A shepherd who cares

April 15, 2013

For more commentary on this week's readings, see the Reflections on the Lectionary page, which includes Rimbo's current Living by the Word column as well as past magazine and blog content. For full-text access to all articles, subscribe to the Century.

This Sunday of words and songs about sheep and shepherds has always challenged me. For most of my preaching life I’ve been in or near a city. Now I live in New York City, where as far as I know even the Sheep Meadow in Central Park has no sheep.

Yet here is an enduring image from Jesus, an image captured perhaps millions of times in our art, our songs, our stories.

We don’t like being led around by the nose. We might have a healthy respect for authority, but we can do without the dog nipping at our heels. And for some Christians, the bishop’s crosier—shaped like a shepherd’s crook—only brings to mind its original purpose: to keep the wayward in line and trip up those trying to stray.

So how does this image make sense for us today, for people who see sheep only on Christmas cards and have never known a shepherd? Today we are reminded that the shepherd beyond all shepherds is Jesus. What is the main characteristic of this Good Shepherd?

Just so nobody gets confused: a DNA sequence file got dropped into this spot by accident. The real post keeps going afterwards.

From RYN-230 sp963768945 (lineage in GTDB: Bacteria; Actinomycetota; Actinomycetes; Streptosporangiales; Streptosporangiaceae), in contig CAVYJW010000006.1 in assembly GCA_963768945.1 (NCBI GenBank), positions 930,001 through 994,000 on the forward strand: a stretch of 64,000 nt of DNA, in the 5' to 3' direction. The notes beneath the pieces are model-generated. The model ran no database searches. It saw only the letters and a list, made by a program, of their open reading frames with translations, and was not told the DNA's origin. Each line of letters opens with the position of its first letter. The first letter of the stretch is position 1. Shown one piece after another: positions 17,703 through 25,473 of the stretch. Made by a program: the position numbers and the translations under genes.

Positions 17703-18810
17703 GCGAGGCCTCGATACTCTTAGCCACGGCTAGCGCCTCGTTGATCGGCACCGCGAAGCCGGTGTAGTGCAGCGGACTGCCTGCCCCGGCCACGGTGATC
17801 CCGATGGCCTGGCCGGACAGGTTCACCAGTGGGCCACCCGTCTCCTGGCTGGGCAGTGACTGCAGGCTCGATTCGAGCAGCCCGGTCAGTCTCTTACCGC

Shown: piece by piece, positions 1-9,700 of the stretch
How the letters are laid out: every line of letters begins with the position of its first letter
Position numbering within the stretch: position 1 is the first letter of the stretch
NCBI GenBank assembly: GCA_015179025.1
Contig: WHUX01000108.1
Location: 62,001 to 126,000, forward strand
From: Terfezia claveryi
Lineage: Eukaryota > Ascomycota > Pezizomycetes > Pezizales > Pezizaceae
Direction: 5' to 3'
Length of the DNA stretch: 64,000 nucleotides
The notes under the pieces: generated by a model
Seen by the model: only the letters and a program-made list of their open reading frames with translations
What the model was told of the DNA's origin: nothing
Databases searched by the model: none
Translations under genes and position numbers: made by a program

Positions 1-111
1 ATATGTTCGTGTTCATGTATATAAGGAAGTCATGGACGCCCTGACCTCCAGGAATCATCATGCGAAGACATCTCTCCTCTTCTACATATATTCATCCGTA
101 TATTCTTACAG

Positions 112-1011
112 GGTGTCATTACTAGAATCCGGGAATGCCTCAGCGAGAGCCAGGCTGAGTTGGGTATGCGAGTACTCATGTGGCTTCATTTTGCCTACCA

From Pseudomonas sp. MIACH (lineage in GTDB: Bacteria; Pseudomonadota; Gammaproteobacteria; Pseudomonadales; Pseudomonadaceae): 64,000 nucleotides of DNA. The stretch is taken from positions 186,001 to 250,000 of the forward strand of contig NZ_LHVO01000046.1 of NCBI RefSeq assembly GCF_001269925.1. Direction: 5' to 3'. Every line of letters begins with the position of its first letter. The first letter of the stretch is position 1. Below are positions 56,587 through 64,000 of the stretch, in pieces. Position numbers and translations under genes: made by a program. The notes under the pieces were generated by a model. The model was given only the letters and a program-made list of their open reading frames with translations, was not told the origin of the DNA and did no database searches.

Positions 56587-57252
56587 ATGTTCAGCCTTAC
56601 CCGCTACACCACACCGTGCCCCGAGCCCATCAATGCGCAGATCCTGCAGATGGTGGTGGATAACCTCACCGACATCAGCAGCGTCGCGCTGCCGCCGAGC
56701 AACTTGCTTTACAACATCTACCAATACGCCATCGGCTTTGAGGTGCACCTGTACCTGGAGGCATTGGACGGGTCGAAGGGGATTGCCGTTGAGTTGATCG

Care. Thank God for that. God could have left us to ourselves. Instead God took on our flesh, grew in it, faced temptation in it, and died in it—in the most unique act of love in human history.

This shepherd cares for all the flock, for you and me, for each unique and unrepeatable individual called to live in this shepherd’s flock forever. This shepherd calls us by name, knows us more intimately than we know ourselves, knows that it’s tough being a creature of flesh and blood and spirit and intelligence and freedom. And no matter how far we stray, this shepherd will track us down, cradle us and gently bring us home.